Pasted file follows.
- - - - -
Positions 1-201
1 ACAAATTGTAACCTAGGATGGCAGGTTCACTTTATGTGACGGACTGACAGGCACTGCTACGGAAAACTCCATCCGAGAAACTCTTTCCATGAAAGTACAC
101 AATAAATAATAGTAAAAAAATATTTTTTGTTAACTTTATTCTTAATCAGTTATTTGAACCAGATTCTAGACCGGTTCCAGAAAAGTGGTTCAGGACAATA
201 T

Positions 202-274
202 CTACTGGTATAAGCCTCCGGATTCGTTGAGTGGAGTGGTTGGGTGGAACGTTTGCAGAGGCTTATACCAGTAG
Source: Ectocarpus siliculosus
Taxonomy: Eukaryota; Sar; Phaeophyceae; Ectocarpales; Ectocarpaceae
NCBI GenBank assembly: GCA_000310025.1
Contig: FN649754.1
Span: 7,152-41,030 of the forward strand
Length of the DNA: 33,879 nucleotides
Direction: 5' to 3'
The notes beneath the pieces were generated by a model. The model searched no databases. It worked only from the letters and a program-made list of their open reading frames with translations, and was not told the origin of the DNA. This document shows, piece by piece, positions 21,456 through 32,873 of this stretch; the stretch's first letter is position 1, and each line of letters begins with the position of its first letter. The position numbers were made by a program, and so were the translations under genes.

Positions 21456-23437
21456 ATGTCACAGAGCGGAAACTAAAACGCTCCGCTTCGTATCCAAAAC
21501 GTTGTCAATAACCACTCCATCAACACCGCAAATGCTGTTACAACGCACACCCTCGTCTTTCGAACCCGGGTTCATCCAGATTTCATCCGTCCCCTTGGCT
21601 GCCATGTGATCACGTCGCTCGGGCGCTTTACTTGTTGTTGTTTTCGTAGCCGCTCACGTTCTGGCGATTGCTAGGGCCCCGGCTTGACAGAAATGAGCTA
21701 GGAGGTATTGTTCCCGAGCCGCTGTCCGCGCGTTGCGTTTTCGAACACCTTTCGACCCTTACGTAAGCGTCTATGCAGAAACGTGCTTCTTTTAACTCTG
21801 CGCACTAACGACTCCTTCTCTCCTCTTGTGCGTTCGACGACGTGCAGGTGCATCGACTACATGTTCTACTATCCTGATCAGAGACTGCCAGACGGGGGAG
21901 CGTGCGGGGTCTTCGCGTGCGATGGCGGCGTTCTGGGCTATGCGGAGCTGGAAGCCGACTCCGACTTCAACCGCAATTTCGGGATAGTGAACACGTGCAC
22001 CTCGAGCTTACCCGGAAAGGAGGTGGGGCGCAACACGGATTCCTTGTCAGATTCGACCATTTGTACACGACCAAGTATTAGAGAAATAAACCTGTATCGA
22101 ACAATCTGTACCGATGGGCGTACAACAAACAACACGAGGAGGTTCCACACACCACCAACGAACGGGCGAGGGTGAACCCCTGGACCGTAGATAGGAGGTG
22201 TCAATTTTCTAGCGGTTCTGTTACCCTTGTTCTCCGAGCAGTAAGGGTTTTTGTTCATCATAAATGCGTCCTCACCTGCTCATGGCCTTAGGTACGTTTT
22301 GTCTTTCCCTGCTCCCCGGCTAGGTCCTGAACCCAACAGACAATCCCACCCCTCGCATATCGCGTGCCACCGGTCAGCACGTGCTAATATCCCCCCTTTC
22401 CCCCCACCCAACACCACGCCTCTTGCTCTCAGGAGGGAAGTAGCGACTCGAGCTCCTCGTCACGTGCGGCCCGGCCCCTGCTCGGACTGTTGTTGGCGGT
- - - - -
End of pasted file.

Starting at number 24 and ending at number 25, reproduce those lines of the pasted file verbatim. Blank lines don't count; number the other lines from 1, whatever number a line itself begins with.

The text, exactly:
22201 TCAATTTTCTAGCGGTTCTGTTACCCTTGTTCTCCGAGCAGTAAGGGTTTTTGTTCATCATAAATGCGTCCTCACCTGCTCATGGCCTTAGGTACGTTTT
22301 GTCTTTCCCTGCTCCCCGGCTAGGTCCTGAACCCAACAGACAATCCCACCCCTCGCATATCGCGTGCCACCGGTCAGCACGTGCTAATATCCCCCCTTTC